An Assortment of Colorful Words: Peter Richards’ Nude Siren

If any of you read my last book review on James Tate’s A Worshipful Company of Fletchers, you know that I’ve readily admitted that I don’t do a lot of recreational reading. I won’t go into every reason why, but predominantly it’s because I spend a whole lot of my time writing, favoring a hands-on approach to literature. Lately however, I’ve been making strides to sacrifice some of my early bedtime to allow for a gander at printed text. I used to carry this fear that too much reading (especially in terms of poetry) might cause me to be a little too influenced by the styles and techniques of other authors. I’m still a bit concerned about it, but I’ve also convinced myself of the many positive attributes that recreational reading has and its ability to improve my writing skills. Some of the reasons are obvious, let’s face it. There have been countless statistical studies about the importance of reading and its beneficial factors on the human mind, and the soul. This article concerns itself with a specific valuable asset: the development of vocabulary. An extensive vocabulary is what poet Peter Richards’ has acquired, and his book of poetry entitled Nude Siren is blatant proof of this notion.

Let me just say this first, Nude Siren is difficult. This becomes apparent straight off the bat as you open up to the first poem. His free-verse technique is completely avant-garde and really stretches the boundaries of what a poem should consist of and how it should be presented. I was never one for tradition or conformity, so this is a big plus for me. Unfortunately for me as a reviewer, the difficulty of this poetic language translates over into one’s ability to really explain the breadth of what Richards is going for. I will do my best though, and try to give this incredibly creative collection a coherent commentary.

 As I said above, the vocabulary that he uses is stunning. In almost every poem out of the 66 featured, there was at least one word that was alien to me. The strange thing is that no matter how big or pompous the words got, they always seemed to belong within the context, and managed to continue the flow of the poem in a natural fashion. Peter obviously has an amazing grasp on the English language, but he has an even more admirable ability to never make his statements sound overly pretentious or forced.Given the absolutely chaotic structure of his work, hitting that right medium between universality and subtlety while taking surrealist writing into more obscure territories remains downright perplexing.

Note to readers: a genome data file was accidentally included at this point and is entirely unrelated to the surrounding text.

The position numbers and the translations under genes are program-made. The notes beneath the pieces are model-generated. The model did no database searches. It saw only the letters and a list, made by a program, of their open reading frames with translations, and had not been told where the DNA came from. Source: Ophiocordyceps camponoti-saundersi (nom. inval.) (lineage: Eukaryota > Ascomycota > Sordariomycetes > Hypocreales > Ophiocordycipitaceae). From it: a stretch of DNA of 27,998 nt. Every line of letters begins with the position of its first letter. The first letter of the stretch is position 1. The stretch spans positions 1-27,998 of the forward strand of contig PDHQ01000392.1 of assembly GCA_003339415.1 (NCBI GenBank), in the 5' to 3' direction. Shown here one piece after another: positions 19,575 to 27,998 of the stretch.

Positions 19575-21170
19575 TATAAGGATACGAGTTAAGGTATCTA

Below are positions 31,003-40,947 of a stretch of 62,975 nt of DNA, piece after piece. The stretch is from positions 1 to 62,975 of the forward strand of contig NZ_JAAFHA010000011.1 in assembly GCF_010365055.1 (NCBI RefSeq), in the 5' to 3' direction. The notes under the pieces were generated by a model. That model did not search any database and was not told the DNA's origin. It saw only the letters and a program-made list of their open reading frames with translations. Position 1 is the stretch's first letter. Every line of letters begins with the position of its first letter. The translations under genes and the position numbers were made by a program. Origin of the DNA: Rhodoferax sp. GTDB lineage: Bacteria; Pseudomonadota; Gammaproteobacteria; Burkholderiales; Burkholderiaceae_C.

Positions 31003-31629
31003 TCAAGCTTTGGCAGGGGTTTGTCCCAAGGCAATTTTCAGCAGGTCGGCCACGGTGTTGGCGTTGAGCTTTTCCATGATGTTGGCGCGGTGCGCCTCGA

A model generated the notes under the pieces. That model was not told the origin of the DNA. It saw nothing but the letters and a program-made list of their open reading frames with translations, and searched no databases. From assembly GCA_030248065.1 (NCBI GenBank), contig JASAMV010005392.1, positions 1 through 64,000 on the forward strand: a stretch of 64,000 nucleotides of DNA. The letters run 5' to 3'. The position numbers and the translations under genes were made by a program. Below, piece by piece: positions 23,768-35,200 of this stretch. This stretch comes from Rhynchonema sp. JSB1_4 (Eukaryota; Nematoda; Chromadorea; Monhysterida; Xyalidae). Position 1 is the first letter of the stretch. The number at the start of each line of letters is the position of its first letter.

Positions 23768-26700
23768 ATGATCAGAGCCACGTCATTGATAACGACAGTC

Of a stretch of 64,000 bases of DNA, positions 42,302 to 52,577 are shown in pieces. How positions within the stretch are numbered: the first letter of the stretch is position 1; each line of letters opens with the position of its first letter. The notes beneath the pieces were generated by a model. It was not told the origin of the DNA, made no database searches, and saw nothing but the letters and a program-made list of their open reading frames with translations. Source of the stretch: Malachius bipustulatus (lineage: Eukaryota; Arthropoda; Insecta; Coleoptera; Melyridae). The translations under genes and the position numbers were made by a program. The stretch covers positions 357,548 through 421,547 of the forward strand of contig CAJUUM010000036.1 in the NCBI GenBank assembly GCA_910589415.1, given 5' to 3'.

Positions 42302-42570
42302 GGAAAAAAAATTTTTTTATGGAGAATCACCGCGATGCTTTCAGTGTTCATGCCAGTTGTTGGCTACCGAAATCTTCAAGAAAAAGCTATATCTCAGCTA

As far as the subject matter goes, I can’t honestly tell you what the underlying message is in these poems. If there is one, it’s masked and saturated in so much wild imagery that it makes the theme or story nearly impossible to comprehend. Again, I stress the word difficult. Personally, I don’t think an underlying message exists at all. By my interpretation, Richards is using the strength of abstract imagery, a loaded arsenal of vocabulary and masterful descriptive power to express the chaos of unhinged passions and feelings. It’s almost like a painter splattering a canvas with random assortments of colors, but also taking time to compose the anarchy with a certain emotionally gripping effect. It’s true that while reading these poems, I didn’t really understand the basis of any statement — but my mind filled with exuberant fits of imagination pasted onto impressions that I’ve never experienced before. These words, sentences and fleeting bouts of psychobabble instilled within me a plethora of feelings from amusement to terror to bewilderment. In short, the material is difficult but the effects are effortless and rewarding.

For those of you who are interested, a direct quote would better explain just what you’re in for here.  Here’s a sample of the first poem in the book, “Nude Siren”:

There is a nude siren in the jelly
She cannot sing, she is dissolving.
During plantation song
she never struck me in secret.
She did strike me in the Patio of Oranges
as an anxious colonnade soldier
half way touching the assembled.
They lived here.
They raised good hind leg children
and leave the earth pilfering
only small handfuls of math.
They do not perceive death as vehicular
but rely on soft lickings to transfer
one life onto another.
There is a nude siren in the jelly.
She cannot sing, she is dissolving.
Her nakedness has no place in my poem.
Her breasts appear generally happy.
They seem full of self-awareness
and unafraid of the note I place between them.

So, this book is definitely not for everybody, and certainly not for one without an appreciation for surreal poetry. But someone with an interest in seriously adventurous literature could find its obscurity and zany nature as something to love, as I have. Just make sure you have a dictionary handy. And at the very least, even if you don’t take to the poetry, just copy all the words that you don’t know and find their definitions. Use some of them in your next college paper and boost up your grade!

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